“Marines are about the most peculiar breed of human beings I have ever witnessed. They treat their service as if it was some kind of cult, plastering their emblem on almost everything they own, making themselves up to look like insane fanatics with haircuts to ungentlemanly lengths, worshiping their Commandant almost as if he was a god, and making weird noises like a band of savages. They’ll fight like rabid dogs at the drop of a hat just for the sake of a little action…” —Anonymous Canadian
This Saturday, 10 November 2012 is the 237th birthday of the United States Marine Corps. It’s always a special day for me. Here’s a little about why.
“The Marines Are Looking For A Few Good Men.” “The Few, The Proud, The Marines.” I remember seeing these slogans on billboards early in my senior year of high school. Didn’t pay much attention to them. The draft had just officially ended and I was relieved, with no plans at all for the military. I did think that was one sharp-looking dress blues uniform. And after all, I liked to look snappy. Still do.
As the school year and my time in high school approached an end, I finally gave some thought about what I would do afterward. My grades were solid but college was never mentioned by my counselor. Most guys from my school were aiming for good-paying jobs at one of the many local steel mills. I considered college but there was no money for that.
Somehow, getting dirty and working in the cold didn’t appeal to me. The phone rang in May, 1974. It was a Marine recruiter. He asked if I wanted to go to college. I asked if I could get one of those chick-magnet uniforms. It all sounded like a good deal to me. Be one of those “few good men,” get a great uniform, and go to college for free. The cake pan (didn’t want to say “pot,” just too common and not all that logical) was sufficiently sweetened. I signed on the “delayed entry program.” I was 17. That September, I went to USMC boot camp at the Marine Corps Recruit Depot, San Diego, California.
I had never been so scared. The first words out of my platoon commander’s mouth to the 80 or so of us were, and I quote, “I HATE every one of you! As far as I’m concerned, you are communists sent here to mess up my Marine Corps!” He spent the next 12 weeks proving to me he meant every word (I do think he sort of warmed up to me at the end).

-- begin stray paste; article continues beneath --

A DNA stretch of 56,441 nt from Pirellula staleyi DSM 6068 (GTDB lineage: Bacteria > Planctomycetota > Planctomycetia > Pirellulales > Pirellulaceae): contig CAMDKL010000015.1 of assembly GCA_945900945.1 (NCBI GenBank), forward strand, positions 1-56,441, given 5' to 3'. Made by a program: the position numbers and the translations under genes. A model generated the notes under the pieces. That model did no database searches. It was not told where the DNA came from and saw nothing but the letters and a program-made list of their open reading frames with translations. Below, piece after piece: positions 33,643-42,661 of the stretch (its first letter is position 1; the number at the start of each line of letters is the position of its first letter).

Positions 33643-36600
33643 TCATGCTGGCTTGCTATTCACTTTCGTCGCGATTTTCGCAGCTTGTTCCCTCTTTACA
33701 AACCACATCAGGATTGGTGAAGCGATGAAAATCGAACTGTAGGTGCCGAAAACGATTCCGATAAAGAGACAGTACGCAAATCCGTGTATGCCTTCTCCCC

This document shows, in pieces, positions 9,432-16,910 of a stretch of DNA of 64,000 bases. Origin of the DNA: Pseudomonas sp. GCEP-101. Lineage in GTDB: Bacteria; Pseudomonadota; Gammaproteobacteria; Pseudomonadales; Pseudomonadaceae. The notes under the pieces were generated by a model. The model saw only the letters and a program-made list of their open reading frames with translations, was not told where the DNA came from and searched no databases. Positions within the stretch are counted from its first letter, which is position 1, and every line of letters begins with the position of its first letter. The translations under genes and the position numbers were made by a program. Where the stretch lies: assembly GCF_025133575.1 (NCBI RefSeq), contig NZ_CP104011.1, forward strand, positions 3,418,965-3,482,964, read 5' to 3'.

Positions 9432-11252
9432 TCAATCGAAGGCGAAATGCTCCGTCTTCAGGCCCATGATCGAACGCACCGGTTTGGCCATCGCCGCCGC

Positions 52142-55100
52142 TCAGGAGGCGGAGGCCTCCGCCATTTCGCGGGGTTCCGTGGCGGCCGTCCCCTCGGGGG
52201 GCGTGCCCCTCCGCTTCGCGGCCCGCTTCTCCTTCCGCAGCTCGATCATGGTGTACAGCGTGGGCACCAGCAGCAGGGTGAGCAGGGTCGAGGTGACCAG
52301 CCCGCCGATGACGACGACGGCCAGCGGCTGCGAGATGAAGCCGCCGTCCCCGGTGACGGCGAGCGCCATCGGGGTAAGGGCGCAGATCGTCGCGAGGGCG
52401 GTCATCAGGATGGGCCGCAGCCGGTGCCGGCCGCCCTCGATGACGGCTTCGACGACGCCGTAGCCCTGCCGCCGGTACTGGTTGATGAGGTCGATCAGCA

Since chapel services were the only times we could get away from those drill instructors, I ended up becoming Protestant and Catholic in boot camp. I often went to both. I got a kick out of watching the chaplains’ assistants pull a chain to slide the crucifix in for Catholics, then pull the chain again to replace the crucifix with a plain cross for Protestants. Ecumenicalism in action. How magnanimously tolerant of me.
There were a lot of interesting characters in my boot camp platoon, Platoon 1108 (those numbers still haunt me now 38 years later and they trigger at least a mental shout… “Sir, Platoon 1108! Loyalty, Sir! Discipline, Sir!”
One recruit asked if he could sue the government for his mistreatment by the drill instructors. And another one formally requested to see the Commandant of the Marine Corps for the same reason. “You want to see the Commandant, Private?” boomed the D.I. “Sir, yes, Sir!” the private squeaked with all the courage he could summon.
“THERE HE IS!” the D.I. yelled with power sarcasm and a dramatic pointing to the Commandant’s portrait on the wall in the squad bay. “YOU HAVE SEEN HIM! NOW ON YOUR FACE, MAGGOT!” That meant push-ups until bodily movement was no longer possible for him. Incidentally, maggots were the insect label of choice used by Marine drill instructors when they got in touch with their feelings, wanted to express how they felt about us at a given moment, and provide for us a tangible physical reference illustrating their extreme displeasure. Actually, it was effective communication.
Another guy tried wetting the bed to get out of there. He carried it a step too far (you don’t have to pardon the pun, I like it) one day during drill…that’s marching practice. We were stomping around the parade deck and had been for hours. Private Bladdercontrol was doing IMB (that’s Imminent Urination Bouncing) like I’ve seen a grandson or two do when they were about to win a Super Mario Cart Pokemon Indiana Jones Lego video game and couldn’t tear themselves away. But you can’t bounce in Marine marching practice. They call it “Diddy Bopping.” You don’t want to diddy bop. The drill instructor ordered us to halt with a “Hippity Hop, Mob Stop” command. That is a derogatory replacement for the happier “Platoon, Halt!”
Private Bladdercontrol requested permission to make an emergency head call. “Emergency, huh, Private?” the D.I. roared. “Okay. Go! And since it’s such an emergency, you better make a sound just like an ambulance all the way there and back and I better hear you!” There went Private Bladdercontrol, wailing his impersonation of a siren at the top of his lungs, trying to run while working on maintaining a wetness-free traverse. I had to wait another seven weeks to laugh.